Academic journal article Australian Journal of Early Childhood

Editorial

Academic journal article Australian Journal of Early Childhood

Editorial

Article excerpt

People experience many changes throughout their lives. With some of these changes, it is very difficult--if not impossible--to return from the new state to the previous one. In general, patterns of interactions, and the sites of these interactions, change so dramatically that going back is not possible. It is these changes that we call transitions.

In this edition of AJEC, we consider educational transitions with many different destinations: child care, school and the early childhood education profession. The nature of the transitions at these points can have a significant impact on future development and learning. When we talk about educational transitions in this sense, we are talking about more than change. For example, changing from a group activity to an individual activity during the day is often called a transition. These changes are no doubt important, but they are not the focus of this edition of the journal.

Various aspects of children's transition to school are featured in six of the eight papers in this edition. As well, many of these papers reflect the burgeoning respect that is being given to children's, as well as adults', reflections on these transitions. Yeo and Clarke asked Primary Five children in Singapore to interview Primary One children about starting school, with results that have both differences and similarities with those of previous studies. Also in Singapore, but with a different group of children, Ebbeck and Reus investigate the transition to a new school for a group of eight-year-old children coming from a variety of foreign situations. The extra emotional challenge provided by the new cultural setting, as well as the new school, is highlighted.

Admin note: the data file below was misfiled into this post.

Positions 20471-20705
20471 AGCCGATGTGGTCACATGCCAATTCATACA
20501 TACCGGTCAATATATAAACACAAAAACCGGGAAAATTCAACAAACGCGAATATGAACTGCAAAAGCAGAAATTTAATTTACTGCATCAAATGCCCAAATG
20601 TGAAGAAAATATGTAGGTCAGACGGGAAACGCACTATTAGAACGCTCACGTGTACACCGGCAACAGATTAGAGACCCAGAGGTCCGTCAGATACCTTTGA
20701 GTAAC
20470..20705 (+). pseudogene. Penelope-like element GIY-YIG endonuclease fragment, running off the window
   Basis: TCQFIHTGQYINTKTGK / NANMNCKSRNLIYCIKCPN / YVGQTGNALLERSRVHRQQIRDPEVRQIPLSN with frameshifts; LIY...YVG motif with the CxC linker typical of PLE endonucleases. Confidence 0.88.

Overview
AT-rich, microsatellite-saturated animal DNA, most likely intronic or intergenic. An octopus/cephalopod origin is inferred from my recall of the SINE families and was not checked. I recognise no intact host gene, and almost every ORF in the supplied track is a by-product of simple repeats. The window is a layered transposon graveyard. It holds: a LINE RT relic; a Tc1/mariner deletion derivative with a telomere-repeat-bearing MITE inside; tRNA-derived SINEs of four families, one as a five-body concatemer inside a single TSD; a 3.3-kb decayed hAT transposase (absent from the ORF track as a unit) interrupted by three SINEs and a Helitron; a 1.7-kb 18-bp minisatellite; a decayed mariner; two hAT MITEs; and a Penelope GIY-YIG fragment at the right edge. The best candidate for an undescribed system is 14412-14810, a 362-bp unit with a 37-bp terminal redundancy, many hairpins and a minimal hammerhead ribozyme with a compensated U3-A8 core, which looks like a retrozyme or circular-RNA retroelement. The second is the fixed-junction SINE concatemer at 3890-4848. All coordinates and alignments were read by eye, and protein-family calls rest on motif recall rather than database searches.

Two other particular groups of children starting school are considered in quite different ways by Whitton and Sanagavarapu and Perry. Whitton uses data from both parents and children to investigate the needs and concerns of young 'gifted' children and their families as they start school. Sanagavarapu and Perry use data from parents concerning the transition to school of Bangladeshi children in Sydney. While there are many similarities with data obtained from more general studies, the needs of these particular groups of children are sufficiently diverse to warrant further investigation in their own right and to point to the need to investigate other groups of children as well. …

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